25th Annual Leaf Lookers GEMBOREE :: Friday, October 17 - Sunday, October 19 at the Macon County Community Building

- published 8/21 (Larry) old link: http://www1.cfnc.org/applications/NC_Community_College/apply.html?application_id=1527

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Opinion Letters

It is inconceivable that Duke Energy would apply for a 17 percent residential rate increase when its top executives are taking home total compensation packages in the millions of dollars while customers are struggling to pay their bills, including their electric bills.

Duke Energy’s CEO Jim Rogers total pay package increased 29 percent in 2010 to $8.8 million according to the Associated Press.


With the clear understanding that I am not a fan of Jim Davis, a letter to Macon County News June 30th was a bit disingenuous of the good senator. In referencing the “disintegration” of the American family over the past several decades as an “impediment to public education,” Davis was quite correct. Many changes have taken place in America the past four or five decades, numerous ones have had a negative and profound impact on education.

I was a child of the generation which survived the depression years and World Wars I and II. My parents’ generation was one that had learned to make do with what they had and what they didn't have was not necessarily considered poverty and most certainly not a reason to shirk parental responsibilities.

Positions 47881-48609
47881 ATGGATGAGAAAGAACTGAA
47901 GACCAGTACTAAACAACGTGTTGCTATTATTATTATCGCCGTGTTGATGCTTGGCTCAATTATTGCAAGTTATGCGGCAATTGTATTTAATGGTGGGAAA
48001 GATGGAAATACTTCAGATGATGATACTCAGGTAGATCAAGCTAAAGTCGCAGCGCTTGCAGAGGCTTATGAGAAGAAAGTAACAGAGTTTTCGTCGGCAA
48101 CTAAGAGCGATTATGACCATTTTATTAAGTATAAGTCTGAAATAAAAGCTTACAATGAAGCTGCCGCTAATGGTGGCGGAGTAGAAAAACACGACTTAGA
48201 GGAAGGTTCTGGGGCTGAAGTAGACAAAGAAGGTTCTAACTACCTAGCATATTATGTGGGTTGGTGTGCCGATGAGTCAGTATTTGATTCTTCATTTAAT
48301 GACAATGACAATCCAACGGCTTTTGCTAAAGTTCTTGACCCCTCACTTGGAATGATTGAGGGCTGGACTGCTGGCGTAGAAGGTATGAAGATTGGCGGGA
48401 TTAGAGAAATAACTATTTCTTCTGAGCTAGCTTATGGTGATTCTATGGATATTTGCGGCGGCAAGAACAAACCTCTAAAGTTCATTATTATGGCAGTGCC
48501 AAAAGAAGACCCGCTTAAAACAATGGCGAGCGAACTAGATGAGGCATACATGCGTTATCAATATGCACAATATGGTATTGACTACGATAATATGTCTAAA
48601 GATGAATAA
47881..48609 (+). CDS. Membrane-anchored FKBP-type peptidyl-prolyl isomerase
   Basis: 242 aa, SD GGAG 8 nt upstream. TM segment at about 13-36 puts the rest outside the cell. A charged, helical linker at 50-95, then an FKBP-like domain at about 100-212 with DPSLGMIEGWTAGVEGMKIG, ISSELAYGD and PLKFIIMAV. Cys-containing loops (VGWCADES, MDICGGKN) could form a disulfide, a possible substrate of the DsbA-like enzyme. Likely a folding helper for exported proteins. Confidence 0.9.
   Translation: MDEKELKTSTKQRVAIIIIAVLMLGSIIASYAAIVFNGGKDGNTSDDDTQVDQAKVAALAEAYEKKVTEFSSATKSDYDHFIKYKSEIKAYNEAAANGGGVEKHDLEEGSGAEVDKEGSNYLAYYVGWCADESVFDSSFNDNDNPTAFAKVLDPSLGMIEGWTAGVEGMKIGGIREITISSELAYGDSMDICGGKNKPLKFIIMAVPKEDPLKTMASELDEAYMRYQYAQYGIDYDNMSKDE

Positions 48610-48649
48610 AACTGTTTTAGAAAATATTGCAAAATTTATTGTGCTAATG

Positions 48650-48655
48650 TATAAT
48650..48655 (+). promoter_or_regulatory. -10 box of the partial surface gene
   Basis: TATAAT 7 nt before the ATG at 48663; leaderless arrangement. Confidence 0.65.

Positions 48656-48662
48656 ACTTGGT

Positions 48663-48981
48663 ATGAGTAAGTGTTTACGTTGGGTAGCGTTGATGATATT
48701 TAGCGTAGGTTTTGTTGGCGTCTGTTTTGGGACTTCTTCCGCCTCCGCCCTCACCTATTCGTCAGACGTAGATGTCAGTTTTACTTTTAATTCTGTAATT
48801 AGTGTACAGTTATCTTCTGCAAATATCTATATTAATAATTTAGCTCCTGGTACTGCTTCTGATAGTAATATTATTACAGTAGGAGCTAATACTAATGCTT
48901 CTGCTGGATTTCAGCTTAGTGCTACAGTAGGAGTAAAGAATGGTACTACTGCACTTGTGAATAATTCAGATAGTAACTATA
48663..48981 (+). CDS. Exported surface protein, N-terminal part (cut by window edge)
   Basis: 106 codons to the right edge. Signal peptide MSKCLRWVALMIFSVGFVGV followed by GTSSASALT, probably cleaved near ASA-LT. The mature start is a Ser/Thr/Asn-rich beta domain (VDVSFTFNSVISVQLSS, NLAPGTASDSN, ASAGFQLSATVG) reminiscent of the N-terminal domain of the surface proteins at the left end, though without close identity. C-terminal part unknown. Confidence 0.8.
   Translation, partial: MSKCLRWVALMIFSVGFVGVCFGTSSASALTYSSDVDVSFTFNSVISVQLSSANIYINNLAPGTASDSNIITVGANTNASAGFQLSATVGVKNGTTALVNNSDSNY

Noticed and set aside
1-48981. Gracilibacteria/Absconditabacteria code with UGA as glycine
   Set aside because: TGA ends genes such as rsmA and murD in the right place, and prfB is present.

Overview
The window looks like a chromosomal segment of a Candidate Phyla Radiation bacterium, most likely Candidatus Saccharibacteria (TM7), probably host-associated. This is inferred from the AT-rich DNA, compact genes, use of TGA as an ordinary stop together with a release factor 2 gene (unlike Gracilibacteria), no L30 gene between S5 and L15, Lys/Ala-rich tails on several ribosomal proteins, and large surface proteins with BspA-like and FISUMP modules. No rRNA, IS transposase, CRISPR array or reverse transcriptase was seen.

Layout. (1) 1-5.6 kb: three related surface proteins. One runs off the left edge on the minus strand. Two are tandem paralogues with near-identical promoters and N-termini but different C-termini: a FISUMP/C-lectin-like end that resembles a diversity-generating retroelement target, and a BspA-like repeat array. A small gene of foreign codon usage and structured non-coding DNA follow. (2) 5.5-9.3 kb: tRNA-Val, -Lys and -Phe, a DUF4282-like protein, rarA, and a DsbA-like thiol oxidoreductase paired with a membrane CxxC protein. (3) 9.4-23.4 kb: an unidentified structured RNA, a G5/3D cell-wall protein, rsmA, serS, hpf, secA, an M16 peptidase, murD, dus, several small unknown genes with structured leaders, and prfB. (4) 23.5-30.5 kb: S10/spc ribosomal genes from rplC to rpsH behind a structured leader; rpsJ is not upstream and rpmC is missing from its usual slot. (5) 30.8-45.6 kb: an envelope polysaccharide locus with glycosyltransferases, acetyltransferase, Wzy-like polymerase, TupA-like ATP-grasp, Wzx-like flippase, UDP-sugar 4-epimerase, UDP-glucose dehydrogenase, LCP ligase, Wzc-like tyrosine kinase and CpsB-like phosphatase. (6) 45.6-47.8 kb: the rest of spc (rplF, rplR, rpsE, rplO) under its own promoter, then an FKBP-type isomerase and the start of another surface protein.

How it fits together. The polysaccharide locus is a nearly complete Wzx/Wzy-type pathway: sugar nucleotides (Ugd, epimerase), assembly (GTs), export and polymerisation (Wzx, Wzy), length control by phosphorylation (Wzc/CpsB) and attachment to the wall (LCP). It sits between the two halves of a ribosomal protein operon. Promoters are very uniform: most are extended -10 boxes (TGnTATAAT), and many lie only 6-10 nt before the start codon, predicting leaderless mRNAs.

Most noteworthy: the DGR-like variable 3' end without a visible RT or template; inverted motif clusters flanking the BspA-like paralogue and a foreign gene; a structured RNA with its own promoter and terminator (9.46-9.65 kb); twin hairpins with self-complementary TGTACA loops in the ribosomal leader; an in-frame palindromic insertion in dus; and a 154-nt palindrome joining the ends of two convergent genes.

This letter is to all the wonderful people that helped with the fundraiser for little Cyrus [Bowers]. His fight has just begun and he has such a long way to go. Knowing that so many wonderful people in this community came together to help and brighten this little boy’s future.

Thank you to all the businesses for donation of food and other donations. Without you this fundraiser couldn’t have happened.


At a meeting on Thursday, June 23, 2011, at the Macon County public library, Senator Jim Davis met with an assemblage of local residents, composed largely of educators, to answer questions regarding the implications of the recently passed State budget, which implements millions of dollars in budget cuts to public education and other spending.

Currently, 40% of the K-12 students in North Carolina are living below the poverty level. As one meeting attendee pointed out, this statistic should be of concern to every North Carolinian because numerous studies show a direct correlation between academic achievement and socioeconomic status. It’s hard to concentrate in school with an empty stomach.


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